PAGE 4

4 a social science discipline or in depth knowledge about the languages and cultures of specific regions. For information on the individual courses offered as part of this degree , please see page 9 of this guide. Courses marked with an asterisk (*) below can only be taken if you have taken prerequisite courses in preceding years see page 9 for further information. Further details and precise requirements are availab le in the School's Undergraduate Prospectus, the Degree Regulations and Guide to the scheme for the classification for Honours. Students may also consult their personal tutors for further guidance.

PAGE 5

5 BA DEVELOPMENT STUDIES AND... FIRST YEAR TWO Development Studies section B , plus the compulsory Research and Writing Methodology lecture (see section C) A : Core Unit 15 1010001 Development Conditions and Experience AND B : Compulsory Unit 153400102 Comparative Growth in Asia and Africa OR 153400003 Introduction to Economic Analysis AND C 151010043 Research and Writing Methodology All first year students must attend the one off Research and Writing Methodology lecture in the first week of teaching. The class is compulsory but not assessed. Students taking Joint Honours with a language which requires the second year to be spent overseas will normally be required to take three course units in the language, plus Development Conditions and Experience , in their first year.

PAGE 6

6 BA DEVELOPMENT STUD IES AND... SECOND YEAR TWO Development Studies to TWO from section A and ONE from section s B , C, D and E A: Core Unit 151010022 Theory and Evidence in Contemporary Development B : Development Studies optional courses 151010020 Introduction to Global Forced Migration Studies 151010034 Non Governmental Organisations, Development and Change (0.5 unit) 151010038 Political Economy of Finance, Debt and Development (0.5 unit) 151010041 Development and Conflict (0.5 unit) 151010039 Land, Natural Resources, Development and Environmental Change (0.5 unit) 151010040 Governance and Development (0.5 unit) 151010044 Development Communication (0.5 unit) C: Optional courses from other depts. that count as Development Studies options 153400032 Economics of Developing Countries 1* 153400100 Banking and Finance in Economic Development* 153400106 Foreign Trade and Development* 153400014 International Politics 153400020 Government and Politics of South Asia 153400022 Southeast Asian Government and Politics 153400042 Politics of Development 153400054 Political Theory 153400060 Government and Politics of the Middle East 153400063 Comparative and International Politics 153400064 The State and Politics in Africa 153400067 Comparative and Political Sociology of Asia and Africa 153400071 Government and Politics of China 153400072 Taiwan's Political and Economic Development An Asian or African Language (see Faculty of Languages and Cultures for further information)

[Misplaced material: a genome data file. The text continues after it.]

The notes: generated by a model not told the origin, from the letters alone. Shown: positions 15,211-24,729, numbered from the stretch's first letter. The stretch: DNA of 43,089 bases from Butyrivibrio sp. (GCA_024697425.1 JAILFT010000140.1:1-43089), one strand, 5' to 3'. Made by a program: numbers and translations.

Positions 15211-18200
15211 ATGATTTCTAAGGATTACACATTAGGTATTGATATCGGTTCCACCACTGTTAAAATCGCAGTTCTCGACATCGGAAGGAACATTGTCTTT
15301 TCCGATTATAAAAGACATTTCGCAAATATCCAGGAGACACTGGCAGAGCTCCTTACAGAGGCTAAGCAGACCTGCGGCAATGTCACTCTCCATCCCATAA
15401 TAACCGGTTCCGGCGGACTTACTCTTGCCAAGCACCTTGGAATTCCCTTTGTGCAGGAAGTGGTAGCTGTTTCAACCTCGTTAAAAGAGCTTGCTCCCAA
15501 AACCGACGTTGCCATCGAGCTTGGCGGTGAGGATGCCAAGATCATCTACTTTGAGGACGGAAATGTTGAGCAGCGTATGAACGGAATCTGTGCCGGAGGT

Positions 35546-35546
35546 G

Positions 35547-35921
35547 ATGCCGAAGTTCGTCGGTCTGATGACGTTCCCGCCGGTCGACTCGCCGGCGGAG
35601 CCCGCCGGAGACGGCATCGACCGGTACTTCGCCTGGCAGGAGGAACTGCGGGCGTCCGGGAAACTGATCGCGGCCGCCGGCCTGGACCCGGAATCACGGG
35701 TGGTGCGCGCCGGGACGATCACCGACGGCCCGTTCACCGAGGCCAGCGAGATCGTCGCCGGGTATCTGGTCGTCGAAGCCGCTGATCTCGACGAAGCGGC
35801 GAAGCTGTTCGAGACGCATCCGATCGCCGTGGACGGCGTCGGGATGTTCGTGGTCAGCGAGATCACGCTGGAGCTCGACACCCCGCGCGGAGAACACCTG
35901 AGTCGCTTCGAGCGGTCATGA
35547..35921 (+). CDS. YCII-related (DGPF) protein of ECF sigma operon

PAGE 7

7 D: 105SSG2051 Climate Variability, Change and Society (0.5 unit) 105SSG2044 Development Geographies: Livelihood and Policy Contexts (0.5 unit) 105SSG2024 Ecological and Cultural Biogeography (0.5 unit) 105SSG2043 Environmental Remote Sensing (0.5 unit) 105SSG2042 Natural Hazards (0.5 unit) 105SSG2054 Water & Development (0.5 unit) 105SSG2052 Society, Environment and Geography: Nature and Cult ure (0.5 unit) 105SSG2025 Human Geography: Space, Place and Society (0.5 unit) E Any other unit available in another Department of SOAS for Second Year UG students (an 'open option') Students taking Joint Honours with a language which requires taking three course units in the language in their first year will normally be required to take three Development Studies units, including EITHER 153400102 Comparative Growth in Asia and Africa O R 153400003 Introduction to Economic Analysis, in their second year.

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8 BA DEVELOPMENT STUDIES AND... THIRD YEAR Students can take TWO Development Studies units from sections A, B and C A : Development Studies optional courses 151010006 Independent Study Project 151010020 Introduction to Forced Global Migration Studies 151010042 Food Securities and Livelihoods (0.5 unit) 151010037 Issues of the Working Poor and Development (0.5 unit) 151010032 Issues in Global Commodity Chains, Production Networks and Informal Work (0.5 unit) 151010028 Issues in Borders and Development in the Age of Globalisation (0.5 unit) 151010029 Issues in Development Practice (0.5 unit) (0.5 unit) 151010021 Issues in Gender and Development (0.5 unit) 151010035 Security (BA) (0.5 unit) 151010024 Themes in Contemporary Development: Civil Society and Social Movements (0.5 unit) 151010034 Non Governmental Organisations, Development and Ch ange (0.5 unit) 151010038 Political Economy of Finance, Debt and Development (0.5 unit) 151010041 Development and Conflict (0.5 unit) 151010040 Governance and Development (0.5 unit) 151010039 Land, Natural Resources, Development and Environmental Change (0.5 unit) B : 105SSG2051 Climate Variability, Change and Society (0.5 unit) 105SSG2044 Development Geographies: Livelihood and Policy Contexts (0.5 unit) 105SSG2024 Ecological and Cultural Biogeography (0.5 unit) 105SSG2043 Environmental Remote Sensing (0.5 unit) 105SSG2042 Natural Hazards (0.5 unit) 105SSG2054 Water & Development (0.5 unit) 105SSG2052 Society, Environment and Geography: Nature and Cult ure (0.5 unit) 105SSG2025 Human Geography: Space, Place and Society (0.5 unit) C Any other unit available in another Department of SOAS for Third Year UG students (an 'open option'). Please note that final year students may not take any introductory level courses, including languages